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Let $X$ be a "reasonable" scheme (I am particularly interested in smooth algebraic varieties over a field). Let $Zar_X$ denote the (small) Zariski site of (open subschemes of) $X$ and $Et_X$ denote the (small) etale site of (etale schemes over) $X$. There is a natural map of sites $\pi:Et_X\to Zar_X$ (the direction of the site map is opposite to that of the functor on the categories of open sets).

Hence to any Zariski sheaf $A$ on $X$ one can assign its inverse image $\pi^*A$, which is an etale sheaf on $X$. There is also the adjoint functor $\pi_\ast$. It appears that $\pi_*\pi^*A=A$, so the functor $\pi^*$ is fully faithful. What is its essential image?

Given an etale sheaf $B$ on $X$, for any scheme point $i_x:x\to X$ there is the inverse image $i_x^*B$, which is an etale sheaf over $x$. Since $x$ is the spectrum of a field (namely, the residue field $k(x)$ of $X$ at $x$), an etale sheaf over $x$ can be viewed as a discrete module over the absolute Galois group $G_x$ of the field $k(x)$.

When the sheaf $B$ has the form $B=\pi^*A$, all the $G_x$-modules $i_x^*B$ are trivial (in the sense that the action of $G_x$ is trivial). Is the converse true?

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The "obvious" (i.e. the inclusion) map of sites goes in the opposite direction, no? –  Harry Gindi Nov 5 '10 at 19:32
    
It's explained in the question. The category of open subsets of a topological space depends contravariantly on the topological space. Same with sites. –  Leonid Positselski Nov 5 '10 at 19:38
    
@Leonid: I don't think so. The map of topoi goes in that direction (it is an inclusion map, since every étale sheaf is a fortiori a Zariski sheaf). The map of sites goes in the opposite direction. –  Harry Gindi Nov 6 '10 at 2:50
    
I don't know what toposes are and cannot discuss things in their terms. For sheaves of abelian groups, the functor from etale sheaves to Zariski sheaves that you describe is called the direct image. It is distinguishable from an inverse image in that the direct image is not exact. In the case of the spectrum of a field, etale sheaves can be identified with G-modules (G being the absolute Galois group), Zariski sheaves are abelian groups, and the functor from etale sheaves to Zariski sheaves is the functor of G-invariants. –  Leonid Positselski Nov 6 '10 at 13:35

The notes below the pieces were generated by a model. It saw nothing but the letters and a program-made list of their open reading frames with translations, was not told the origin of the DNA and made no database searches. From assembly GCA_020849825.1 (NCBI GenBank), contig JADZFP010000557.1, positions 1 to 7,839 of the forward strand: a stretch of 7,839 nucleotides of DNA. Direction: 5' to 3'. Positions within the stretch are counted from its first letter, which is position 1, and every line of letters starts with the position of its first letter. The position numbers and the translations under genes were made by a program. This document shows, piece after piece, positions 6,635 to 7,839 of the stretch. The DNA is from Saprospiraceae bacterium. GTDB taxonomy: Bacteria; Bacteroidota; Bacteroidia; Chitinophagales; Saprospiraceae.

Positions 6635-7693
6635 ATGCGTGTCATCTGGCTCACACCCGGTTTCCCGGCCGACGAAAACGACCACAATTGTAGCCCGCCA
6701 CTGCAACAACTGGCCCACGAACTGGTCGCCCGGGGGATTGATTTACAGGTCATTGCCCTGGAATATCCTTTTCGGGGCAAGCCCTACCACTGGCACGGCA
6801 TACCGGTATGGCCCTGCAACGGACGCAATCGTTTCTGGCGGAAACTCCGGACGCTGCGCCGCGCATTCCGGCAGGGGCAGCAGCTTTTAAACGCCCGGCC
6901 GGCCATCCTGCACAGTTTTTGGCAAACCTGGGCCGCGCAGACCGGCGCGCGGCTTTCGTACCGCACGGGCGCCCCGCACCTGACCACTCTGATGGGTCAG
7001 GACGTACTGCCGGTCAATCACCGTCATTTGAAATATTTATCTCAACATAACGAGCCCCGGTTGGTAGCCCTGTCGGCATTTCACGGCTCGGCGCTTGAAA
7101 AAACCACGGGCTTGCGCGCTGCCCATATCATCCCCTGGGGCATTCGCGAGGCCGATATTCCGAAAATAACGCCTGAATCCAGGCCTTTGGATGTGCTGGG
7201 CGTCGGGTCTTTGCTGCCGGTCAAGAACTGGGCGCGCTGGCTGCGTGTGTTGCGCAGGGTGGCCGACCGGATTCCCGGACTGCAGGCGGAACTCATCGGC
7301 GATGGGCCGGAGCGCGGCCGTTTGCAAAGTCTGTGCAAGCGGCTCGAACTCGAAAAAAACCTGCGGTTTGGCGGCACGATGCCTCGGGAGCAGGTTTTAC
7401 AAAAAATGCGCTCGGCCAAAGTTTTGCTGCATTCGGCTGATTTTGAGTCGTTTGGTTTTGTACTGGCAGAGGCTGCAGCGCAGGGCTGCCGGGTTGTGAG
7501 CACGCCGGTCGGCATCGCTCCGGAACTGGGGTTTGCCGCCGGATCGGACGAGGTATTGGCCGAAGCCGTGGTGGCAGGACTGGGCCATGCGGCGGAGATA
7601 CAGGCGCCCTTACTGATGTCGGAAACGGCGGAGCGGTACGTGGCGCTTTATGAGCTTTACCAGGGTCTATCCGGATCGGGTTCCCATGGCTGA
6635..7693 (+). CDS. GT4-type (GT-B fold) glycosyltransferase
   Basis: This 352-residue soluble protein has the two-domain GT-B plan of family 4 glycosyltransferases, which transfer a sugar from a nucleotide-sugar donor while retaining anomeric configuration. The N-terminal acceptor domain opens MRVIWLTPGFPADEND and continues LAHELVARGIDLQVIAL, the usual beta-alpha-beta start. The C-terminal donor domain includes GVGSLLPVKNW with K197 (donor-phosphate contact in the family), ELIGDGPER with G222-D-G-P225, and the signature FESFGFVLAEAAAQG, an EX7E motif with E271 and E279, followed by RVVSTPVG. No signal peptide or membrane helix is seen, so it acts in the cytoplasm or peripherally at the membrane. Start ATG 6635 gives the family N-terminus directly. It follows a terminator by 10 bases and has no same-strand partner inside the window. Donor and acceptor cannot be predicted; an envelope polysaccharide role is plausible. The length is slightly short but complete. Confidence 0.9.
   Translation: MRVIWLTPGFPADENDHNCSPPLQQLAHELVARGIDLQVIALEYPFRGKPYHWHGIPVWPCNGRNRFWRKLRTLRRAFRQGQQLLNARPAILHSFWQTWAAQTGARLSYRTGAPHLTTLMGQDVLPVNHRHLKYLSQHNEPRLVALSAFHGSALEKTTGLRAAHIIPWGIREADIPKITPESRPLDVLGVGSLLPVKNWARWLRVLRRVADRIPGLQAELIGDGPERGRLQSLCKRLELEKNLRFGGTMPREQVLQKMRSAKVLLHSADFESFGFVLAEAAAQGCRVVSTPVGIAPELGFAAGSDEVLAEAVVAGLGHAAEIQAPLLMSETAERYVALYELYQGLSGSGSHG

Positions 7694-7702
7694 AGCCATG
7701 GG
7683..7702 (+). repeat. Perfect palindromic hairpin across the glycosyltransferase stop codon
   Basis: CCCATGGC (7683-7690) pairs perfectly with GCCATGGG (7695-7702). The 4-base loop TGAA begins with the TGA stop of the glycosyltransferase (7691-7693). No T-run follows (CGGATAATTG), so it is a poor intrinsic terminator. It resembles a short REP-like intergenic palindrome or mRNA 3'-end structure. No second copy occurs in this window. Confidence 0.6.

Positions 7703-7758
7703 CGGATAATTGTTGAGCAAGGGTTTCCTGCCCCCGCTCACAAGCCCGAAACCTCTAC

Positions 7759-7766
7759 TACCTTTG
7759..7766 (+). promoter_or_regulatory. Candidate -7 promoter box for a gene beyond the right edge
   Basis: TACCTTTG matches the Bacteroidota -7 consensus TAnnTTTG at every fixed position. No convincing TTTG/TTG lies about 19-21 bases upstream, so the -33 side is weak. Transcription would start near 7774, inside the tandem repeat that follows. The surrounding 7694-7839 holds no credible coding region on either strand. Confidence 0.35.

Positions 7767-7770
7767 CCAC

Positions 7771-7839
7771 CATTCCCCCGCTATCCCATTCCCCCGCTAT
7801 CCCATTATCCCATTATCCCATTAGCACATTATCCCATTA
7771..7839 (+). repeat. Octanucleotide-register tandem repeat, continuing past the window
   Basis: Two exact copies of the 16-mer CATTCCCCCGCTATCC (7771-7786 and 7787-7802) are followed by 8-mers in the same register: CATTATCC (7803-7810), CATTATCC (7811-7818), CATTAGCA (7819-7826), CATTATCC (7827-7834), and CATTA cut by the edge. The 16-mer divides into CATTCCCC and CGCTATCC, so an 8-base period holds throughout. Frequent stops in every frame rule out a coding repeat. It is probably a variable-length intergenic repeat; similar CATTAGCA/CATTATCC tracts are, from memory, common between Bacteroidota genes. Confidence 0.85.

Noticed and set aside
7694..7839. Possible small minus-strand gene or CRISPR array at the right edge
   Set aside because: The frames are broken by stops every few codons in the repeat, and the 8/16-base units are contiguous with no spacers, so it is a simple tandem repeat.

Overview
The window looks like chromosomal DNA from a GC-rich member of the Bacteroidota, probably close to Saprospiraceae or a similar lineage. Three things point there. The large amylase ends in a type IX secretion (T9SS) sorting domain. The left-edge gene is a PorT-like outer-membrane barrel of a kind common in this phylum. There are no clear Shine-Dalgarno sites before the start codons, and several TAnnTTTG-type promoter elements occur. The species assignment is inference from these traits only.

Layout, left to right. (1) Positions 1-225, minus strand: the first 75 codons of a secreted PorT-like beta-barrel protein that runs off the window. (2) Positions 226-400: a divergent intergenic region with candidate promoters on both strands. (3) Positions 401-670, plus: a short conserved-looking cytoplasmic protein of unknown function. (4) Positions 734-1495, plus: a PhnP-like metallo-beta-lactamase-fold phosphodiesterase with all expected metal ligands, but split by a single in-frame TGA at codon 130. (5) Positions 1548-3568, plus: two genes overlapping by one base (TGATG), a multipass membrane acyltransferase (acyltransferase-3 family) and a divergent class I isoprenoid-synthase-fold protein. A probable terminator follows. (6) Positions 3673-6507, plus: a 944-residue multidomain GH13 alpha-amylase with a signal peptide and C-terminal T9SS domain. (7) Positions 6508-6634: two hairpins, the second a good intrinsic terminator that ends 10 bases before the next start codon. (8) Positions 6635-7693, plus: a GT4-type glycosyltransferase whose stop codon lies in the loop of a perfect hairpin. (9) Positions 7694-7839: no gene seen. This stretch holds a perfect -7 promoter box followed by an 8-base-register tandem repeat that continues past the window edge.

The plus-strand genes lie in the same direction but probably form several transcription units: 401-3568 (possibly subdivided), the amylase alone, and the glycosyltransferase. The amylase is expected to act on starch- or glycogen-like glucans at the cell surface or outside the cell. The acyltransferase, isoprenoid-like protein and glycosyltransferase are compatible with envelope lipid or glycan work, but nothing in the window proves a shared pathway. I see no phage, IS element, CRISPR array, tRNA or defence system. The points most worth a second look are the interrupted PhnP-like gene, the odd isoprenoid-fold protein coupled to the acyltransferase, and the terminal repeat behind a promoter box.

1 Answer 1

I don't think so. Let $X$ be $\mathbb A^1_{\mathbb C}$ with two points glued together, and let $Y$ be the standard double étale cover, obtained by identifying two copies of $\mathbb A^1$. I claim that the étale sheaf defined by $Y$ does not come from the Zariski topology. This follows from the fact the stalk at the node of the restriction of the sheaf to the Zariski topology is empty, while the stalk of the étale sheaf consists of two points.

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Sorry, what is meant by "etale cover obtained by identifying two copies of $\mathbb{A}^1$? –  Leonid Positselski Nov 5 '10 at 18:23
    
I think I've understood your example now, thank you. Do you know a counterexample with $X$ being a regular scheme? –  Leonid Positselski Nov 5 '10 at 18:32
    
I think the answer is positive for regular schemes. I will try to post a proof tomorrow. –  Angelo Nov 5 '10 at 22:10
    
By the way, sorry, I had not noticed that you were asking specifically about smooth varieties. –  Angelo Nov 5 '10 at 22:14

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